1. RFSQ Process and Considerations
On July 17, 2023, SaskPower issued a Request for Supplier Qualifications (“RFSQ”) for two, 200 MW wind power generation facilities in South-Central Saskatchewan, Canada. SaskPower Inquiry # 1010733 can be downloaded on MERX at www.merx.com/saskpower along with all amendments, addenda, clarifications, and further instructions. Terms not defined in this article but capitalized are as defined in the RFSQ.
The RFSQ is the first of a two-stage competitive public procurement process. Firstly, through the RFSQ, SaskPower will compile a list of qualified prospective independent power producers (“IPPs”), who will be invited to respond to a Request for Proposals (the “RFP”). Secondly, if qualified, IPPs will have the ability to respond to the RFP to develop, finance, construct, own, operate, maintain, and decommission one of two, 200 MW new IPP-owned and IPP-operated Wind Generation Facilities.
Through the RFP, SaskPower will select one or two successful IPPs to provide all metered energy, ancillary services, and environmental attributes through Power Purchase Agreements (“PPAs”). A single IPP will not be awarded two PPAs.
SaskPower’s unwillingness to award a PPA to a single IPP for a 400 MW Wind Generation Facility is short-sighted. Some IPPs may have already acquired interests in land for project sites for a single 400 MW project. IPPs may be unwilling, or not have enough time or money, to split a larger prospective project area into two project areas. SaskPower may wish to consider whether it should make amendments in the RFP to allow the possibility to award a PPA to a single IPP for a 400 MW Wind Generation Facility.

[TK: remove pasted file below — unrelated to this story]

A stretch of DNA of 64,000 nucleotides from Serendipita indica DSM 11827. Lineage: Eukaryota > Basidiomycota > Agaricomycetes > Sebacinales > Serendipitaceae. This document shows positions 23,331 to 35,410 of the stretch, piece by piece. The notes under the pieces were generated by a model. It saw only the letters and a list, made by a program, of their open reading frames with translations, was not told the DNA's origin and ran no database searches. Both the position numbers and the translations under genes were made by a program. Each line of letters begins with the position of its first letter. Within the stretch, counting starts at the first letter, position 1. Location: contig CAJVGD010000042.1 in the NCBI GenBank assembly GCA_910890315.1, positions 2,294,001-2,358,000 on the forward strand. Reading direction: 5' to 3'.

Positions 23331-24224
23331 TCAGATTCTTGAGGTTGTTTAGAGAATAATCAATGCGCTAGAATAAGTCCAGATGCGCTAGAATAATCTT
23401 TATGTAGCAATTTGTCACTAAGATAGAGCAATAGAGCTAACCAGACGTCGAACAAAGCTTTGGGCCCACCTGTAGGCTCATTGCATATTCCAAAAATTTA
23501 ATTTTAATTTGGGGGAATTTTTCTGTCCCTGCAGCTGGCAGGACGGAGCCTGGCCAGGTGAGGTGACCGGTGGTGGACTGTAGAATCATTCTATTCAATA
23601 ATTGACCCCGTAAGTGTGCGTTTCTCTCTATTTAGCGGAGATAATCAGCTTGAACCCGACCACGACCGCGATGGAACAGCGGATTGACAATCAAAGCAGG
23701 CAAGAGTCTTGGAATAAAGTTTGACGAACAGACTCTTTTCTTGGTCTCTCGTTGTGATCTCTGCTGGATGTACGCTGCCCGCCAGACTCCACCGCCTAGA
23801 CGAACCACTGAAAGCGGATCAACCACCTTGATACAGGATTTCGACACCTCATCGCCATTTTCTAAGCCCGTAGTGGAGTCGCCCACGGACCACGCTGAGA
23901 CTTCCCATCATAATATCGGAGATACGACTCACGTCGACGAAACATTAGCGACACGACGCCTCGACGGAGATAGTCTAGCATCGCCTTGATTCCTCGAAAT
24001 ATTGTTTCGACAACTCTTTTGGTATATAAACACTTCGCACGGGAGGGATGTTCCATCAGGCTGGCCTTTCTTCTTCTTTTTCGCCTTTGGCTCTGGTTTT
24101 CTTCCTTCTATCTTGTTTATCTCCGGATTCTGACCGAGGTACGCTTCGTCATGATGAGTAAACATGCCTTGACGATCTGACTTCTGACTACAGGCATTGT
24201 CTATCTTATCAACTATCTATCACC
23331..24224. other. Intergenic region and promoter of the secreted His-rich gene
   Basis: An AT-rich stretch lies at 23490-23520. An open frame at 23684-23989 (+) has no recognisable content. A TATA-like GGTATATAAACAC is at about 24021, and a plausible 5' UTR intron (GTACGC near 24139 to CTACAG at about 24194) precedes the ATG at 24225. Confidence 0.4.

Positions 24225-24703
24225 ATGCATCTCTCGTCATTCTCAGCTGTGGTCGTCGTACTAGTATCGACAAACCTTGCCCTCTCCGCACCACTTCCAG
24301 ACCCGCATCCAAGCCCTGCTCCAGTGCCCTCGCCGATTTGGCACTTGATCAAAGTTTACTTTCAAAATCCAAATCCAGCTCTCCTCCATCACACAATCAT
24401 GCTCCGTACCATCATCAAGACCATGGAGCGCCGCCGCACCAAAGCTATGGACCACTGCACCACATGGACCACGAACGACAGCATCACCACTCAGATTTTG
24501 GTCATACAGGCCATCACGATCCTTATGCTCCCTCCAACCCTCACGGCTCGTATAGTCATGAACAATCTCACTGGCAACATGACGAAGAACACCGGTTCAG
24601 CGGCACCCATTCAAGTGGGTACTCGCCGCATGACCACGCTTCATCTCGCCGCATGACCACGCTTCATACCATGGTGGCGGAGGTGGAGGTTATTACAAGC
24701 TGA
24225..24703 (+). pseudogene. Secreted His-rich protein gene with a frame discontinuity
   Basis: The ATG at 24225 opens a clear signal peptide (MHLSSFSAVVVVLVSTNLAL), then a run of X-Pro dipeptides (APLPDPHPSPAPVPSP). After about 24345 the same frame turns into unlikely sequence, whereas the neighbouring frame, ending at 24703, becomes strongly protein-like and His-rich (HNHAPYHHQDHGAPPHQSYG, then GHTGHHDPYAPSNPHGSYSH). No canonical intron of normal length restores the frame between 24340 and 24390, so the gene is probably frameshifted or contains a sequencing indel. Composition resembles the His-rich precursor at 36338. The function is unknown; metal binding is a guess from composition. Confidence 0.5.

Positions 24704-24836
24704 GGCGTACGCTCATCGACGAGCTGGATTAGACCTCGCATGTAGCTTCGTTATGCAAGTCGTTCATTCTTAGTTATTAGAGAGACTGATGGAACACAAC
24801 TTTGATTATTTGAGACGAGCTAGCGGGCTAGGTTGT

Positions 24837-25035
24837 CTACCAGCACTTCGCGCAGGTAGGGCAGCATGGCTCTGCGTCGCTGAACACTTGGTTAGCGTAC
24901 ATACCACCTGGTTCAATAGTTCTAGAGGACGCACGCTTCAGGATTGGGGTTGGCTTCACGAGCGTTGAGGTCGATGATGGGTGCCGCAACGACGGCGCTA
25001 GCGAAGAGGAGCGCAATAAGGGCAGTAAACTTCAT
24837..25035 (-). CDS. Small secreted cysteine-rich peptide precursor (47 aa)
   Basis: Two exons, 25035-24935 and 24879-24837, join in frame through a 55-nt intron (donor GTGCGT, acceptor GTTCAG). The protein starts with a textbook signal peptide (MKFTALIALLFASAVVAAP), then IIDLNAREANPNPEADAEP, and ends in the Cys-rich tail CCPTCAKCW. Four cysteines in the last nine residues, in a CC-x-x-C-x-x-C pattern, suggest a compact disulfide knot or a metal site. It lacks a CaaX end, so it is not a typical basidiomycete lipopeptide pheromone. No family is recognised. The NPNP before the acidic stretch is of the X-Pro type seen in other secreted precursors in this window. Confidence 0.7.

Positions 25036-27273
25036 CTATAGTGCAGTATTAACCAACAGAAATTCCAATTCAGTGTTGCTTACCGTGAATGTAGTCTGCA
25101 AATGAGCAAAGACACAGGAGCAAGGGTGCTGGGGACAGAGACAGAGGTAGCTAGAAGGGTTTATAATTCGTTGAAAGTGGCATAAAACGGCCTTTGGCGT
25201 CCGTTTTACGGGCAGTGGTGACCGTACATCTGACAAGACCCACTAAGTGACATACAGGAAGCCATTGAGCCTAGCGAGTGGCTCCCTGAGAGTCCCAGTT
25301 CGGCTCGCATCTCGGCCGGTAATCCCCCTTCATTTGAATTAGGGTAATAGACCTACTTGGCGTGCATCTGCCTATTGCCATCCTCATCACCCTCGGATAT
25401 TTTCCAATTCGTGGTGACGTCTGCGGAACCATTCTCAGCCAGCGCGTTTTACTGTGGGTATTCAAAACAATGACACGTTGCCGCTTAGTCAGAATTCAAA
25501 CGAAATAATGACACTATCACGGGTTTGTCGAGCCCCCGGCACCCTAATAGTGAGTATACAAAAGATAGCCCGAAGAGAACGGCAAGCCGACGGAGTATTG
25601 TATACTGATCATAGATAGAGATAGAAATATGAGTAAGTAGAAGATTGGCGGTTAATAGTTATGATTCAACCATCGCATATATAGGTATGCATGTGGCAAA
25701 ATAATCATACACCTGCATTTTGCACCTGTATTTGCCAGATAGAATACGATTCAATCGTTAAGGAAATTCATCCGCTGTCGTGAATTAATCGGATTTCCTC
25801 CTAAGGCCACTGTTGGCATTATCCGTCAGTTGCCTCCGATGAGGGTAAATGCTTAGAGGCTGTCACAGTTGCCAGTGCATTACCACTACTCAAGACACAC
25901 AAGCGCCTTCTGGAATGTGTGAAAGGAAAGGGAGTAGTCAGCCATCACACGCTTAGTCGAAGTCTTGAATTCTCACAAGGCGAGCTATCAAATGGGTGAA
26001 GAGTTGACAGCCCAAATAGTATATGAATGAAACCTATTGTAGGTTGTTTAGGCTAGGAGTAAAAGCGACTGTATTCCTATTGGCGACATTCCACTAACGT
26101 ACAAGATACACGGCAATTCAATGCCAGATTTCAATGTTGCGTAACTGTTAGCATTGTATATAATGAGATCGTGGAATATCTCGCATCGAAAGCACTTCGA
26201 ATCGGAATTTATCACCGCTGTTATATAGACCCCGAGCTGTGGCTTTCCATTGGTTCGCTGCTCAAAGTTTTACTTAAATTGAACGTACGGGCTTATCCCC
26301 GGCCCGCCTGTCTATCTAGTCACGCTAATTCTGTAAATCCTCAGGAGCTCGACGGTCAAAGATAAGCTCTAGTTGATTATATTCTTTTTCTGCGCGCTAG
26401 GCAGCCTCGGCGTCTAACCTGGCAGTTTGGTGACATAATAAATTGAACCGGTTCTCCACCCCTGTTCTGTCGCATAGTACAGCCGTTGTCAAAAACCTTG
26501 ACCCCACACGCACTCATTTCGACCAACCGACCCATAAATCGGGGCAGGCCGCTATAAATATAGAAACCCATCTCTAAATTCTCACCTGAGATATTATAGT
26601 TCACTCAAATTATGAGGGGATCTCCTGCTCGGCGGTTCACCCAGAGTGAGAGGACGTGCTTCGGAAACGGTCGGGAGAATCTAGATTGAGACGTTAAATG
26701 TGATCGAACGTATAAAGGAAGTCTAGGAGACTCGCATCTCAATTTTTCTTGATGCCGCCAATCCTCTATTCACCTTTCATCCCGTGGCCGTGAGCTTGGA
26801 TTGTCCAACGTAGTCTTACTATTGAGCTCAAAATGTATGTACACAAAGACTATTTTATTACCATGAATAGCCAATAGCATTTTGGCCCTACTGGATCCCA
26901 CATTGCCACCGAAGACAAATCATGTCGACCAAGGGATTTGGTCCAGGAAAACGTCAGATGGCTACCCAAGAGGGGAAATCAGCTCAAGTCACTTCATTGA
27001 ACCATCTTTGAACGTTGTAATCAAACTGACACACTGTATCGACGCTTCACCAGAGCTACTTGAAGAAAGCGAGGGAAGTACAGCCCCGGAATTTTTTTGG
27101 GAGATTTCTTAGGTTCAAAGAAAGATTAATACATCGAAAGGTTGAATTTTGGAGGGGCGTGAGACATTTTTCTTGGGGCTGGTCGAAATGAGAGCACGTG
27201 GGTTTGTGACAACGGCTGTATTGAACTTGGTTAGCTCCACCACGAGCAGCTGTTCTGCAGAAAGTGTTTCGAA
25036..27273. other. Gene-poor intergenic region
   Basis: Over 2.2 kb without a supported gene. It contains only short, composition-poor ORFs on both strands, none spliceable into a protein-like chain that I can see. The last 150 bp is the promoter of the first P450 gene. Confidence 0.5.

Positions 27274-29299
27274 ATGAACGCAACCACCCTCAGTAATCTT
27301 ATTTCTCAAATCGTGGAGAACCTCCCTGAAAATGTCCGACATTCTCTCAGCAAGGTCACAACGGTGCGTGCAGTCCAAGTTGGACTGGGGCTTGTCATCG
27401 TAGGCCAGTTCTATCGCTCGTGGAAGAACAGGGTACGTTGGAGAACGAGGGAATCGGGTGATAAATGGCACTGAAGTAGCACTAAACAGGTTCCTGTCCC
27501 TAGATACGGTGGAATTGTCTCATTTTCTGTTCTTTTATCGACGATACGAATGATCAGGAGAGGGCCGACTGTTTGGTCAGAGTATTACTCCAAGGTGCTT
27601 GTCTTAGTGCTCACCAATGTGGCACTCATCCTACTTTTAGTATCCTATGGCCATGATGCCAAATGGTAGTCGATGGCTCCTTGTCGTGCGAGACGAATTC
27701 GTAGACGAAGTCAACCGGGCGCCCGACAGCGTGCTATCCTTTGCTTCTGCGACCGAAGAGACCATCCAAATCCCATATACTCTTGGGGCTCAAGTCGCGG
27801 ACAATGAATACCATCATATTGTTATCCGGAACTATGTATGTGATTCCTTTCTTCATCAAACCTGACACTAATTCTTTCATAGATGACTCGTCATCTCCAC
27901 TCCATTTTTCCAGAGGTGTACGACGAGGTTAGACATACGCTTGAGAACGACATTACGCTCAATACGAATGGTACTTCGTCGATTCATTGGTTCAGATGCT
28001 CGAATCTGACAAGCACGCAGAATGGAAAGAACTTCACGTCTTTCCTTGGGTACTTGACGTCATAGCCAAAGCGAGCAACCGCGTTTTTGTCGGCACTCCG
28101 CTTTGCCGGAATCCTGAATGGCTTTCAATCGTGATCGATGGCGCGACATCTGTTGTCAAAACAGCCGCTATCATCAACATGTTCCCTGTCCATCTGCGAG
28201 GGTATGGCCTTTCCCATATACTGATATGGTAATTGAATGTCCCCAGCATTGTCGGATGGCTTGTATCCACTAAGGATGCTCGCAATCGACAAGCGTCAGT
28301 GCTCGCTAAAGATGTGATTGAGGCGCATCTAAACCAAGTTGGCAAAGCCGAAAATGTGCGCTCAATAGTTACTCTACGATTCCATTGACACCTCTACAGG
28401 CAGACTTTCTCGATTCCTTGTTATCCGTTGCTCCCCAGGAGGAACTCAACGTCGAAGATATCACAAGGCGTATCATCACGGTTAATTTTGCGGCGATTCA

Please see the Procido LLP article, Frequently Asked Questions Regarding The Power Corporation Act (Saskatchewan): Why Understanding the Act is Critical to your Energy Project in Saskatchewan, to learn more about SaskPower’s exclusive rights in Saskatchewan.
(a) Evaluation Criteria for Respondents
Respondents to the RFSQ will be evaluated on two criteria: (i) financial strength and capacity, and (ii) experience. SaskPower will assign a pass or fail rating for each criterion. Respondents must pass the first criterion (financial strength and capacity) to be evaluated based on the second (experience).
(b) Key Requirements for Respondents
The evaluation criteria are explained in more detail in the RFSQ. Certain requirements in the RFSQ may prevent some IPPs from responding, notably: